By Jon Funabiki
When the Kerner Commission investigated racial strife in the United States, the members warned that “our nation is moving toward two societies, one black, one white—separate and unequal.” Furthermore, the commission excoriated journalists for ignoring African Americans’ complaints about police abuse, inferior schools and segregated housing.
The commission stung U.S. journalists with this attack:
“The media report and write from the standpoint of a white man’s world. The ills of the ghetto, the difficulties of life there, the Negro’s burning sense of grievance are seldom conveyed.”
That was 50 years ago. The Kerner Commission was a blue-ribbon panel of prominent civic leaders appointed by President Johnson to investigate the problems that led to a series of riots—many called them “rebellions”—that burst out in cities across the country during the 1960s.
In recent weeks there have been many events and campaigns to observe the Kerner Commission’s 50th anniversary. I was honored to be asked to speak at one such event, “Represent! Forging a New Future for Journalism and Media Diversity,” sponsored by the Ford Foundation at Detroit’s Charles H. Wright Museum of African American History on March 5. Detroit was one of the hardest hit of the cities—43 people died (most at the hands of law enforcement) and 1,189 were injured during five days of rioting in the summer of 1967.
Despite some gains, what’s unmistakable is that the problems of the ‘60s continue today, and they affect not only African Americans, but other people of color and immigrants: The Black Lives Matter movement symbolizes the state of police bias; the nation’s schools are more segregated than ever; the wealth gap separating whites and blacks is growing ever larger; and gentrification pressures conspire to push many poor and working-class families of color out of their neighborhoods.
The Kerner Commission’s criticisms helped to touch off campaigns to bring diversity to America’s newsrooms. Newspapers and television stations came under pressure to hire more journalists of color. Professional organizations formed to provide support for black, Latino, Asian and Native American reporters. There were training initiatives, such as the Maynard Institute for Journalism Education and the Multicultural Management Program at the University of Missouri. In newsrooms across the country, editors and reporters learned how to cover community stories.
Unfortunately, many news organizations have lost interest in these programs as they struggle with other challenges, including the struggle to find new revenue streams and to defend themselves against President Trump’s declaration that journalists are the “enemy of the people.”
At the Ford Foundation event, many of the speakers, including myself, argued that the news media could be more successful today if they double-downed on diversity, rather than ignored it. A national poll commissioned by the foundation found that most Americans believe that “greater diversity among reporters and editors would improve the news.” Tellingly, perhaps, this statement drew greater support (67-71%) from people of color in the poll, than from whites (50%).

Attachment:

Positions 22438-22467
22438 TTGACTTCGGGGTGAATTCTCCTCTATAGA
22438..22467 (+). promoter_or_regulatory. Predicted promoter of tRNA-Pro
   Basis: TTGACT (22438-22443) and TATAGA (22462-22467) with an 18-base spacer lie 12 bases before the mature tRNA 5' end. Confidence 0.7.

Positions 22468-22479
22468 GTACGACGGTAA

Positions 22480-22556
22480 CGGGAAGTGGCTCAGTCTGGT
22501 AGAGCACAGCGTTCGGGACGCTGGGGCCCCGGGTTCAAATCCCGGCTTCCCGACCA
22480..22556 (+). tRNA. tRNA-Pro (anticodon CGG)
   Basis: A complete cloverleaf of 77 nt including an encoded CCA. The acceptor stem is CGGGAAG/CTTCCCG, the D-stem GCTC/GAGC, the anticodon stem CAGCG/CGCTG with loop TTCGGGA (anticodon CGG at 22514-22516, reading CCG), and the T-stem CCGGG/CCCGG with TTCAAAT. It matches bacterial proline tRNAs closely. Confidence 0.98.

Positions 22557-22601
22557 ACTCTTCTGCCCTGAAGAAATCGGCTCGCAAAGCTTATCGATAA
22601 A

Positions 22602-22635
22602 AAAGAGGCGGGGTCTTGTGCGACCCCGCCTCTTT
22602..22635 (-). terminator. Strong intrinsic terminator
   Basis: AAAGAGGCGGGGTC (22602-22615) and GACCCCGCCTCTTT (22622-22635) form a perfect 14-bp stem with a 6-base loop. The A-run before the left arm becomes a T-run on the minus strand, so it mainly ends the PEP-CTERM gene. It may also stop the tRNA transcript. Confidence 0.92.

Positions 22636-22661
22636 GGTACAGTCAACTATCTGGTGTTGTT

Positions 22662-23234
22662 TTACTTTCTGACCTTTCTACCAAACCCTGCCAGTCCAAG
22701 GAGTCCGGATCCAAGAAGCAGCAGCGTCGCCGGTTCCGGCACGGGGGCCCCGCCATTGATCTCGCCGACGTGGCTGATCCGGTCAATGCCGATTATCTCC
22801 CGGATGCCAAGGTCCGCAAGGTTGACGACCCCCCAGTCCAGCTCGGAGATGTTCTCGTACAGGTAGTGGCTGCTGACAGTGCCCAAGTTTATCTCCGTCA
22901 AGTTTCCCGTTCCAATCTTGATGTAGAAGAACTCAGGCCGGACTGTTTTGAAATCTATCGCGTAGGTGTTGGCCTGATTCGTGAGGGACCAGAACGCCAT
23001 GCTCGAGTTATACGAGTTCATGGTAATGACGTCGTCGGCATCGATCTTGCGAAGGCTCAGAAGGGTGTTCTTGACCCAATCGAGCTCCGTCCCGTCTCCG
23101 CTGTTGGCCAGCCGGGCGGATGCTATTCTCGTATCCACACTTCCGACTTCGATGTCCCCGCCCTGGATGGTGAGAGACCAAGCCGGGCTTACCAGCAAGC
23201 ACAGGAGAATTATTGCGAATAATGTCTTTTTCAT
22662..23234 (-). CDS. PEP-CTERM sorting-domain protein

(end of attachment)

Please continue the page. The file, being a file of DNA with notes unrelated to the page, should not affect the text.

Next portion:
Just as the Kerner Commission identified the root causes of the urban riots of the 1960s, Renaissance Journalism urges journalists to expose and explain the systemic causes of today’s economic and social inequalities. These problems don’t just happen, they are created when governments and schools adopt policies, banks and businesses make decisions, and police and others condone discriminatory actions. In the Bay Area Media Collaborative, we’ve asked journalists to untangle the root causes of the region’s housing crisis. In the Equity Reporting Project, education reporters showed how public education often fails to meet the needs of students of color, the poor and others.
Chapter 2—“Patterns of Disorder”—of the Kerner Commission report provides journalists with solid guidance about where they should look for these issues. The commissioners conducted surveys, meetings and interviews in 20 cities across the country, and they observed that “in almost all of the cities surveyed, we found the same major grievance topics among Negro communities …”
These topics became known as the 12 “grievances” that fueled the riots. Re-reading the list 50 years later, I’m struck by how much the grievances apply today:
1) Police practices
2) Unemployment and underemployment
3) Inadequate housing
4) Inadequate education
5) Poor recreation facilities and programs
6) Ineffectiveness of the political structure and grievance mechanisms
7) Disrespectful white attitudes
8) Discriminatory administration of justice
9) Inadequacy of Federal programs
10) Inadequacy of municipal services
11) Discriminatory consumer and civil practices
12) Inadequate welfare programs
In Renaissance Journalism’s initiative, the Detroit Journalism Cooperative, journalists used this list to measure how far Detroit has progressed since the 1967 riots.
For me, the Kerner Commission’s 12 grievances offer a road map for how journalists can cover equity and social justice issues today.